Palmyra man found guilty of smashing window, leading mob into U.S. Capitol on Jan. 6

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A 44-year-old Palmyra man was found guilty Friday for his actions during the Jan. 6, 2021 attack on the U.S. Capitol, which included smashing glass of the Senate Wing door allowing rioters to climb into the building.

Leo Brent Bozell IV, 44, was found guilty of 10 charges, including five felonies, that include obstructing an official proceeding and aiding and abetting, destruction of government property and aiding and abetting, civil disorder and assaulting, resisting, or impeding officers.

The verdict followed a bench trial before U.S. District Judge John D. Bates, who scheduled a sentencing hearing for Jan. 9, 2024.

Leo Bozell IV, 44, from Palmyra, on the right, was found guilty Friday for his actions during the Jan. 6, 2021 attack of the U.S. Capitol, which included smashing glass of the Senate Wing door allowing rioters to climb into the capitol building.
Leo Bozell IV, 44, from Palmyra, on the right, was found guilty Friday for his actions during the Jan. 6, 2021 attack of the U.S. Capitol, which included smashing glass of the Senate Wing door allowing rioters to climb into the capitol building.

Bozell attended then-President Donald Trump's "Stop the Steal" movement at the Ellipse on Jan. 6, 2021, then proceeded to the Capitol grounds, according to court documents.

"Prior to January 6, the defendant helped to plan and coordinate events in Washington, D.C. in support of the former president's 'Stop the Steal' movement," prosecutors said in a pre-trial court filing. "On Jan. 6 itself, the defendant was involved in numerous pivotal moments that allowed rioters to overtake police lines, breach the building, and halt the election's certification."

Bozell approached the Northwest Stairs, lined with bike racks and police officers trying to prevent the mob from accessing the Capitol. He then used a bike rack as a makeshift ladder to ascend to the landing platform.

Prosecutors said rioters, along with Bozell, barreled through the police line. Once at the top of the stairs, the mob overtook another police line, gaining a path to the Capitol building.

"When Bozell reached the Senate Wing doors, Bozell bashed an exterior windowpane ten times with a hard object, causing it to crack and break," They said.

Leo Bozell IV was wearing a red and white hat and a distinctive blue sweatshirt with “Hershey Christian Academy” across the front during the Jan. 6 riot. He was arrested in February 2021, after an FBI tipster identified him partially from his sweatshirt.
Leo Bozell IV was wearing a red and white hat and a distinctive blue sweatshirt with “Hershey Christian Academy” across the front during the Jan. 6 riot. He was arrested in February 2021, after an FBI tipster identified him partially from his sweatshirt.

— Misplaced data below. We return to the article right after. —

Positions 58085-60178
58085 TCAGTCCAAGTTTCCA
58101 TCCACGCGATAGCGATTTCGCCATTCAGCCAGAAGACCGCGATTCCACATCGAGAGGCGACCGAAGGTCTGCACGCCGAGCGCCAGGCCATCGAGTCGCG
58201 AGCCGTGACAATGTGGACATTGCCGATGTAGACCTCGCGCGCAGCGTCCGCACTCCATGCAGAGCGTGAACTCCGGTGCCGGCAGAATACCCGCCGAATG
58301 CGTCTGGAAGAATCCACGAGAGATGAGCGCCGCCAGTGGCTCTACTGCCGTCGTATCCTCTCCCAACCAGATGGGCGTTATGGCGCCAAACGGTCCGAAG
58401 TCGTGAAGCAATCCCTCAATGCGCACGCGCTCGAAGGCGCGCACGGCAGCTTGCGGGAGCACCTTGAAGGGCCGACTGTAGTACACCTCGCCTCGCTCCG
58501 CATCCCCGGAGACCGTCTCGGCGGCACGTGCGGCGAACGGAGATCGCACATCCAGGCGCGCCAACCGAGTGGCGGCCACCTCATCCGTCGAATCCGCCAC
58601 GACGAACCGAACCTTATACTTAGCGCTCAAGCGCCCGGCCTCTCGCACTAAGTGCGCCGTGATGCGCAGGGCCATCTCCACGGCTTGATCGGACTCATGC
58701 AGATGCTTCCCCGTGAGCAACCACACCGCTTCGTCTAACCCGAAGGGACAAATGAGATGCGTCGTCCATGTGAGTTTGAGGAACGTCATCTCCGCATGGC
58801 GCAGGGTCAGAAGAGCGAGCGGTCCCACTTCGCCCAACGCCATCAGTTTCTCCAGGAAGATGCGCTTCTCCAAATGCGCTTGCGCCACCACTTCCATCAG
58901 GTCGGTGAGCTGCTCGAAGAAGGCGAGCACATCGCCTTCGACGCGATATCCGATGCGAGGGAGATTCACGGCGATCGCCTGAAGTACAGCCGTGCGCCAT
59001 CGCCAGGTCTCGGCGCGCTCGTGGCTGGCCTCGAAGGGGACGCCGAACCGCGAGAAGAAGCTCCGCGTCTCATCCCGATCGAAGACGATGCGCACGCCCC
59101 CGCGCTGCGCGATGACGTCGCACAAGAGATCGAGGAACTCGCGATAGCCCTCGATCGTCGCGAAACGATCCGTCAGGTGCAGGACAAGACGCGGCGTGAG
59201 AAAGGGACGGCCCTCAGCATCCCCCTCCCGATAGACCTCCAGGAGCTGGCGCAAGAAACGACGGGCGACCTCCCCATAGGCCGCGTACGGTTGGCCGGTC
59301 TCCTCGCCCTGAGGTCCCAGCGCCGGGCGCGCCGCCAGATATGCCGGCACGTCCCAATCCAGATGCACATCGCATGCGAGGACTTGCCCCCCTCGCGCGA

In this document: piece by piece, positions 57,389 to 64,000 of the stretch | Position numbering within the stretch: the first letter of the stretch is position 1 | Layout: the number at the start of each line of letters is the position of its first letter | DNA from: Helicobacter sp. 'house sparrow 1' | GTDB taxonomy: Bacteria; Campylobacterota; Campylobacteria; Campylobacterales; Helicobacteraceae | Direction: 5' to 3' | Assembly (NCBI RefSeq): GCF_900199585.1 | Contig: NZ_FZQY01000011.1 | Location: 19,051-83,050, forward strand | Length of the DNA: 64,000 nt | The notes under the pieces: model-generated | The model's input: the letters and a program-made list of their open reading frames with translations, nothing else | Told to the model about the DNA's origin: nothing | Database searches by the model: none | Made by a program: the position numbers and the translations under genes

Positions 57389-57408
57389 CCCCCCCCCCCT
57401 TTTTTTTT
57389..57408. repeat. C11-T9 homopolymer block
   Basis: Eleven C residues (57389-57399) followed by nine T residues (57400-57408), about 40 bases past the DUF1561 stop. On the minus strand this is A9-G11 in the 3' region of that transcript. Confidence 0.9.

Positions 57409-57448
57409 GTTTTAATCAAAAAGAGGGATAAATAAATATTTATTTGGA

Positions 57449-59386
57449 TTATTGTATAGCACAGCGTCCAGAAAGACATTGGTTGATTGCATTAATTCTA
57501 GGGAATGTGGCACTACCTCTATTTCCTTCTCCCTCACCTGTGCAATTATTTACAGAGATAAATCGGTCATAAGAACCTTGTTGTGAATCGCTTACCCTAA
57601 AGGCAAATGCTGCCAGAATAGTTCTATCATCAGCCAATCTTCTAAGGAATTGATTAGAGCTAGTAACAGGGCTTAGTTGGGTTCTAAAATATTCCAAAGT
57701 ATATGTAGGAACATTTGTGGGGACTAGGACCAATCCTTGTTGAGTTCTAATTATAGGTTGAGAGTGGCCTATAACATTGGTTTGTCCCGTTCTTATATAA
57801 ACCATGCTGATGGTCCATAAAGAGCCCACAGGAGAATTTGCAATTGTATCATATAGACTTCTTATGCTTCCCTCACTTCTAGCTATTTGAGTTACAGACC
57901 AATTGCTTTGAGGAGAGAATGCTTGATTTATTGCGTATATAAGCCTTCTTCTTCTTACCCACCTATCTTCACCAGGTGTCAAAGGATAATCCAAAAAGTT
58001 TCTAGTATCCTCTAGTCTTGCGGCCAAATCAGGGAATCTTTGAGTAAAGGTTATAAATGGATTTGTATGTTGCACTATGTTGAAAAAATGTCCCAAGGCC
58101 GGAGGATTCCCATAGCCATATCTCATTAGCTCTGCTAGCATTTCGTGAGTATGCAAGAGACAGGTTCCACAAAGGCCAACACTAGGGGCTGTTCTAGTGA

After climbing through the window, Bozell and other rioters chased Capitol Police officer Eugene Goodman up the stairs to the Ohio clock corridor, where other officers were waiting. Video then showed he entered then-House Speaker Nancy Pelosi's office, with prosecutors saying he appeared to have something in his hand when he left.

Soon after, Bozell was videoed on the balcony of the U.S. Senate Chamber. While still in the Senate Gallery, he climbed over railings and reached a pair of CSPAN cameras.

"Bozell pointed one camera at the ground, obstruction its recording ability, just as rioters made it to the Senate Floor," prosecutors said. "Bozell made it to the Senate floor shortly thereafter."

Prosecutors said Leo Bozell IV was was video taped on the balcony of the U.S. Senate Chamber during the Jan. 6 Capitol riots, where he reached a pair of CSPAN cameras to point them to the ground and obstruct their view.
Prosecutors said Leo Bozell IV was was video taped on the balcony of the U.S. Senate Chamber during the Jan. 6 Capitol riots, where he reached a pair of CSPAN cameras to point them to the ground and obstruct their view.

Bozell, also known as Zeeker, was wearing a red and white hat and a distinctive blue sweatshirt with “Hershey Christian Academy” across the front during the riot. He was arrested in February 2021, after an FBI tipster identified him partially from his sweatshirt.

Bozell’s lawyer, William Shipley Jr., said in a pre-trial motion that Bozell "was – for the most part – simply lost and wandering from place-to-place observing events as they transpired." While the filing acknowledges Bozell broke the capital window, he did not engage in any violence against police officers once he was inside.

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The felony obstruction charge carries a statutory maximum of 20 years in prison and potential financial penalties, according to prosecutors. The misdemeanor offenses carry a combined statutory maximum of 3½ years of incarceration and potential financial penalties.

In the 32 months since Jan. 6, 2021, more than 1,146 individuals have been arrested in nearly all 50 states for crimes related to the breach of the U.S. Capitol, including more than 398 individuals charged with assaulting or impeding law enforcement.

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Anyone with information about the Jan. 6 riots can call 1-800-CALL-FBI (800-225-5324) or visit tips.fbi.gov.

Matthew Toth is a reporter for the Lebanon Daily News. Reach him at mtoth@ldnews.com or on X at @DAMattToth.

This article originally appeared on Lebanon Daily News: Palmyra Pa. man guilty of 10 charges related to Jan. 6 Capitol riot